One of the things that I don’t think a lot of people realize about my approach to training for mountain biking is that I don’t just make this stuff up to sound different. For example, my take on aerobic base training is not just me trying to come up with an angle to sell a program.
I don’t really care either way – I just want to help you get as good as possible as fast as possible.
If aerobic base training produced superior results in the lab or the real world I’d be all over it. However, that is not the case and so I use interval training in my programs.
Find the best methods being used by the best strength coaches and then bring that to the mountain biking world is my basic approach.
The same holds true with my general approach to strength training. If bodypart splits, using machines and/ or standing on a BOSU ball for all of your exercises produced the best results that is what I would use. However, the evidence is pretty clear that total body training, bodyweight and free weight exercises and limited instability training produce superior results.
The same is to be said about my strong slant towards Gray Cook’s Functional Movement Screen (FMS) and its application to developing a training program. His methods have been studied and the research has been published demonstrating that training movement first and then systematically building fitness on top of good movement greatly reduces injuries and increases performance.
In fact, one of the little known facts about the FMS is its correlation to reaction time. In his study of the FMS Gray has noted a direct correlation between a higher score on the screen and higher reaction times. While we could debate exactly why this is, the fact is that that the better you move the faster you can react.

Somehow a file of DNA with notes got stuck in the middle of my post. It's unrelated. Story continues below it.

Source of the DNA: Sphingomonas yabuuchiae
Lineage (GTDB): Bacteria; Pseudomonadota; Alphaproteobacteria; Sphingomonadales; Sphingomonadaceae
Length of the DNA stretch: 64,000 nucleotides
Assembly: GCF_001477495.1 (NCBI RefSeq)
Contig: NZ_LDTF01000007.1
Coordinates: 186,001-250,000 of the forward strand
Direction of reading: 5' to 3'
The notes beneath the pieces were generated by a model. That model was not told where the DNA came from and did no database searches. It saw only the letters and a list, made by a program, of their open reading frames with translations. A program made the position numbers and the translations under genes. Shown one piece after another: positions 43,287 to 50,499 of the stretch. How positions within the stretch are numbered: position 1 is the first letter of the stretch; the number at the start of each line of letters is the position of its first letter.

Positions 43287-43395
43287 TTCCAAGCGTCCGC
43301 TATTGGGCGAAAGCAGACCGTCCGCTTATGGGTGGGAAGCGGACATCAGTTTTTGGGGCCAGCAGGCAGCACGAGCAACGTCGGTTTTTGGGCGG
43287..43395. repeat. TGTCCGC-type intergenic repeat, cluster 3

In all sports reaction time is one of the most important attributes to have. The faster you can recognize what is happening and properly react to it the better chance you have to come out on top.
This is obviously very important for mountain bikers as we have to process a lot of info very quickly and react to the trail in a split second. The faster you go, or want to go, the more important reaction time becomes.
I think that reaction time is one of those forgotten elements to becoming a better rider. You can get stronger and more powerful, increase you cardio capacity and basically improve your speed potential but if you can not process and react to the faster speeds then you will simply find yourself spending more time picking yourself up off the ground after a wreck.
Based on my experience, most mountain bikers have some common movement dysfunctions. You can go to www.functionalmovement.com and look at the 7 point movement screen and pay special attention to the shoulder mobility, active leg raise, trunk stability push up and rotational stability screen. If you can not pass the screen for those movements then any training program that does not work on fixing those things will simply place a bigger engine in a misaligned chassis.
What’s more, simply ignoring those dysfunctions because you don’t want to take the time to work on fixing them will hold you back.
This is also why my programs work each and every time – by fixing the underlying dysfunction that is holding you back there is not way that you can not improve on the trail.
Any other approach is a crapshoot and based on the amount of frustrated riders out there I would say that more often than not, those programs simply crap out.
So, check out Gray’s site and even if you don’t want to invest in one of my programs use their trainer locater feature to find someone near you who can at least point you in the right direction.
Ignorance is not bliss in this case, it is frustrating.
You can not simply do more of what got you to where you are in order to continue improving. Understanding how you move and how to improve it will help take you program, and your results, to that next level.
If you have any questions or thoughts about this article please leave a comment below, I’d love to hear them. And if you liked this article please click one of the Like or Share buttons below to help spread the word.
Until next time…